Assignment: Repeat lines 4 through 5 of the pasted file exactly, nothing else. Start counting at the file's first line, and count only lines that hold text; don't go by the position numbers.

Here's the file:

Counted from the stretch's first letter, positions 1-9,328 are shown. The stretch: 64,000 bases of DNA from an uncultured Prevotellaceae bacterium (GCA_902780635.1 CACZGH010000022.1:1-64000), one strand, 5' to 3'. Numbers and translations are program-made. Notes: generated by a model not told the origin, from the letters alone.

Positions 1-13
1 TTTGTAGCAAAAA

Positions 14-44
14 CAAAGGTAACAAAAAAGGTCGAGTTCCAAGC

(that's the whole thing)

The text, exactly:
Positions 14-44
14 CAAAGGTAACAAAAAAGGTCGAGTTCCAAGC